Vendor partnership is important Gerry McCarthy, senior VP, prod- uct management, McKesson Provider Technologies
With meaningful-use incentives and potential future penalties looming and many other regulatory and payment reform initiatives in play, there is more at stake than ever in the selection of a clinical information system (CIS), but
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the noise in the market is making it even harder to think through what matters most. The decision now has ramifi ca- tions across every aspect of a healthcare organization’s ability to achieve its mission.
So, what does matter most? A CIS must be robust and effective at many different levels, from the bedside to the board room. It must meet clinical workfl ow needs beyond any one discipline, enabling true multidisciplinary, patient-centered care that includes advanced patient safety technology. It must drive clinical quality and operation process improvement through support for comprehensive data analysis and strategic decision making. And a CIS must support the ability to connect the organization to physicians and the larger patient-care community.
Once the selection is made, the adoption process depends as much on internal commitment and motivation as it does on the software itself. That’s when the true value of vendor partnership comes in to play. Organizations need to ensure that the vision of their chosen partner synchronizes with their own, and that the technology will continue to evolve to meet the care requirements of the future. Ultimately, an organization is investing in a partnership that will last a number of years and requires teamwork, mutual trust and a commitment to drive projects toward the achievement of its vision.
System should let users hit the ground running Janie Schumaker, R.N., M.B.A., C.E.N., C.P.H.Q., manager of the Center for Performance Excellence, T-System Hospitals are bound to experience setbacks when imple- menting clinical systems. Many hassles can be avoided by ensuring that every constituency is represented on an EHR selection committee and by selecting easy-to-use solutions. When establishing the committee, recruit informal leaders to evaluate, choose and champion the EHR. These individuals need not hold offi cial leadership positions, but they should be infl uential and widely respected among their peers. It is critical that they participate in hands-on product demonstra- tions and ask tough questions to help identify the EHR that best meets the majority of users’ needs.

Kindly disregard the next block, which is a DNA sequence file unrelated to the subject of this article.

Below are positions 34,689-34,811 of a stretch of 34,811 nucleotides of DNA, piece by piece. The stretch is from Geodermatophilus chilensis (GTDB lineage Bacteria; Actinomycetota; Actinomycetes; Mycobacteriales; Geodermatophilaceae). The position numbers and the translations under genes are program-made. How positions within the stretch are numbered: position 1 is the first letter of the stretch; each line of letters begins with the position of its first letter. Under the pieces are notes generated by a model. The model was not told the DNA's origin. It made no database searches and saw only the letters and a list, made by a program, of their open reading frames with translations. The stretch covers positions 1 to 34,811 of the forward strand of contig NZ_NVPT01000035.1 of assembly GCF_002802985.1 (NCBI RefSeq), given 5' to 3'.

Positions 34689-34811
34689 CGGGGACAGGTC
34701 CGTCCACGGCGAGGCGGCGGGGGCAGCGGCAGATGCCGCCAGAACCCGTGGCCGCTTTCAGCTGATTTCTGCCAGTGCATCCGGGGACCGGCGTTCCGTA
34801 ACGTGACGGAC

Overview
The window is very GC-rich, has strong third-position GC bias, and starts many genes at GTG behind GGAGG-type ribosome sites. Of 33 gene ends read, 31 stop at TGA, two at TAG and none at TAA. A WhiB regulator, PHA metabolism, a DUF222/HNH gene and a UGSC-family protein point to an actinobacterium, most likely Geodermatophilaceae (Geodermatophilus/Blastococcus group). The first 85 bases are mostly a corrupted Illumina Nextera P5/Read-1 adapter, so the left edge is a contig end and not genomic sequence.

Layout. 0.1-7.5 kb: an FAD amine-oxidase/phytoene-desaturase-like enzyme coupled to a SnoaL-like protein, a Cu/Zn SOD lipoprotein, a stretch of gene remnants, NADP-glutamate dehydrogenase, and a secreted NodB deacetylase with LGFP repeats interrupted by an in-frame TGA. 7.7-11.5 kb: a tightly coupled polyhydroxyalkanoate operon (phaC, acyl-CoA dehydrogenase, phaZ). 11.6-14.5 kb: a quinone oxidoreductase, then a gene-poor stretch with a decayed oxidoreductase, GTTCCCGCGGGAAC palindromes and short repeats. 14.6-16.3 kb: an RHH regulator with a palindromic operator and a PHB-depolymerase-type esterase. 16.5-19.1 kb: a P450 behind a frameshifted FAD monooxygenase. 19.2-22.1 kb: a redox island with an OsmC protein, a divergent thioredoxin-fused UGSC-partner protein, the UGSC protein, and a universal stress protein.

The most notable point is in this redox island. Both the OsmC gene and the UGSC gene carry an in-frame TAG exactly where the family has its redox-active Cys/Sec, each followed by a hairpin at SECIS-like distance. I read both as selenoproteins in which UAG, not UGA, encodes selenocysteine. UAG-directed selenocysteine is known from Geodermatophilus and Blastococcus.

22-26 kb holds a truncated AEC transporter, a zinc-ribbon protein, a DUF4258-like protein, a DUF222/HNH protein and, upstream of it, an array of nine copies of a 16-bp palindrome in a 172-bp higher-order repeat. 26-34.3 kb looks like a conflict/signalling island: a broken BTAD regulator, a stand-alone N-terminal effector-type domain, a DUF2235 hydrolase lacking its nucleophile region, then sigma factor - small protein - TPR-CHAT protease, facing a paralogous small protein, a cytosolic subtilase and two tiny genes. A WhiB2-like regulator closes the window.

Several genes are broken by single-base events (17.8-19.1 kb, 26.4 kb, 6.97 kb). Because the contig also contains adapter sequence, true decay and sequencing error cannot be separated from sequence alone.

Also, hospitals should steer clear of products featuring too many menus, screens, pick lists and free text. Those
Make CIS clinician friendly Donald M. Burt, M.D., CMO, Pa- tientKeeper
In order to maximize adoption, clinical information systems should be designed and selected with consider- able input from the clinicians who will use them. This is especially true for physicians, who historically have embraced all manner of advanced technology in the workplace except for IT. As an industry, we’re still not doing a very good job giv- ing physicians IT solutions they like. A physician-centric approach to healthcare IT should be grounded in fi ve key tenets: 1. Respect the way physicians practice medicine. Physicians work hard enough caring for patients; don’t force them to adapt workfl ow to accommodate software design.
2. Ensure IT systems offer physicians a compelling ben- efi t. The absence of a penalty – e.g., “Ordering elec- tronically won’t take you any more time than what you’re doing now” – is not a benefi t. 3. Let physicians practice anywhere, anytime. Hospitals must enable physician mobility through hospital informa- tion systems, since smartphones and tablets alone (popu- lar as they are with physicians), without the information access, are of limited utility. 4. Don’t change everything at once. Hospitals are wise to take an incremental approach to automating physician workfl ow, starting with the serious problem areas, such as CPOE, for example.
5. Focus on the parts physicians see fi rst. What matters to physicians is their experience interacting with software applications that directly touch their processes and workfl ow.
applications will alienate and frustrate end users, harming productivity and af- fecting EHR adoption rates negatively. If the solution is easy to navigate, users will be much more satisfi ed and training costs will be lower. In a nutshell, invest in an application that lets users hit the ground running. Providers should also consider whether they would be better served by an enterprise, best-of-breed or hybrid EHR approach when automating the ED, ICU and other high-acuity areas. Because enterprise EHRs are built for med-surgical areas and best- of-breed solutions are designed to meet the unique needs of specialty departments, the hybrid path offers a smoother tran- sition to automation.
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